Chapter 5. A Pocket Full of Coins: Connecting with Bravery and Honor

On the sidewalks of U.S. cities—from Los Angeles to New York to San Antonio—masses of humanity pass each other, flash a smile, and continue on, heels click-clacking until the sound is swallowed up by the noise of the city. Walking into the distance, people disappear just like the smoke and exhaust coughed up by taxis and buses: out of your life in a second—if ever they were in it to begin with.

Sometimes I wonder about the people I pass. What's their destination? Who's waiting for them when they get there? What's life like in their shoes?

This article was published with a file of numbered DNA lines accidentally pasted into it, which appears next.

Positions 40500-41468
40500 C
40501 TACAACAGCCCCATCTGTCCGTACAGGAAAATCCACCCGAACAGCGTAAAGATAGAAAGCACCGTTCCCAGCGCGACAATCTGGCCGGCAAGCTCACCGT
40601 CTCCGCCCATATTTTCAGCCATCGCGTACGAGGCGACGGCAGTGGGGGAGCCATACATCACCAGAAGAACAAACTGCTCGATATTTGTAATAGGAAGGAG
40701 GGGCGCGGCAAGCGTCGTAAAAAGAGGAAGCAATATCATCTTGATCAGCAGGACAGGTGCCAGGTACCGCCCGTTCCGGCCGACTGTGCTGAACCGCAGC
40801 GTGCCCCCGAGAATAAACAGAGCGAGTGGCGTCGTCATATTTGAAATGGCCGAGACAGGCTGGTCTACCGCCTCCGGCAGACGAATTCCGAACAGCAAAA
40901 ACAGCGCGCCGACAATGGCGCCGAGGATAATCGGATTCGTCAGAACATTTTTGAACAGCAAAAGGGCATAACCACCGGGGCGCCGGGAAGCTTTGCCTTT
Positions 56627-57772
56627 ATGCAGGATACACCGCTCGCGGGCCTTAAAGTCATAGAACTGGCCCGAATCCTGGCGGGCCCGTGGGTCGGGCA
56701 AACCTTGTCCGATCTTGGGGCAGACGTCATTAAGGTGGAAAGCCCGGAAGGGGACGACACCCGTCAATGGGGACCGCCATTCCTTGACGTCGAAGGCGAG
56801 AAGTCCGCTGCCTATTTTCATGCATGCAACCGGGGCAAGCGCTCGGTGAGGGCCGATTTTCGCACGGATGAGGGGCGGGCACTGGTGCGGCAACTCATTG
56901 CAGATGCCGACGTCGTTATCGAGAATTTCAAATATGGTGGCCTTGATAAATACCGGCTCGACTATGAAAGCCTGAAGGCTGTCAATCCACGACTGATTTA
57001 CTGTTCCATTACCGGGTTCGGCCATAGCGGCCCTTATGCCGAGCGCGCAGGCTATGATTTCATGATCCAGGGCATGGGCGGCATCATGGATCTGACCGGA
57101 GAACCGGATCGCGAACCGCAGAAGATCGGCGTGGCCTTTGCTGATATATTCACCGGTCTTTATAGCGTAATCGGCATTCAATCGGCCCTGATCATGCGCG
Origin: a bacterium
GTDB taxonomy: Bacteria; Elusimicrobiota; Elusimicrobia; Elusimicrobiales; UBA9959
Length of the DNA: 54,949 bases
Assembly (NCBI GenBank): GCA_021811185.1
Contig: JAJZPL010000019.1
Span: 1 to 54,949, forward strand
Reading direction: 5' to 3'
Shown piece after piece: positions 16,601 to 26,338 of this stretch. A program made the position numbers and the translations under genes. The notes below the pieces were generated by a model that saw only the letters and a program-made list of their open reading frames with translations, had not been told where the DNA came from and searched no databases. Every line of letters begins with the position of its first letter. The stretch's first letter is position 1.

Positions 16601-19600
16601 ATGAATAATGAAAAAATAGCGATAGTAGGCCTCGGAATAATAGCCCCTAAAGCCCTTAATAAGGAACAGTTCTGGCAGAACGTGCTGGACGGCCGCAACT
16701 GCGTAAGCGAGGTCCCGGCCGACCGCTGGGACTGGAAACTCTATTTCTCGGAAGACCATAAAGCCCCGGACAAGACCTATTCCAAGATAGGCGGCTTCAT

It's mind-boggling, when you take time to think about it, how we live parallel lives, occupying small squares of this globe, often never intersecting. We may exchange pleasantries and ask about vacation plans or deals at the market—but do we really connect anymore?

Perhaps you have heard about U.S. military coins; they originated in World War I when American volunteers from all over our country suited up for flying squadrons and pledged their lives for our country. As the story goes, a wealthy lieutenant had intricate bronze medallions embossed with his Marine Corps squadron's emblem, and kept them—one for each member of his squadron—close to his heart in a small leather pouch. With such a priceless symbol hanging at his chest, the lieutenant was alert and determined, buoyed by thoughts of those under his care.

One day the lieutenant's aircraft was badly damaged, forcing him to land ...

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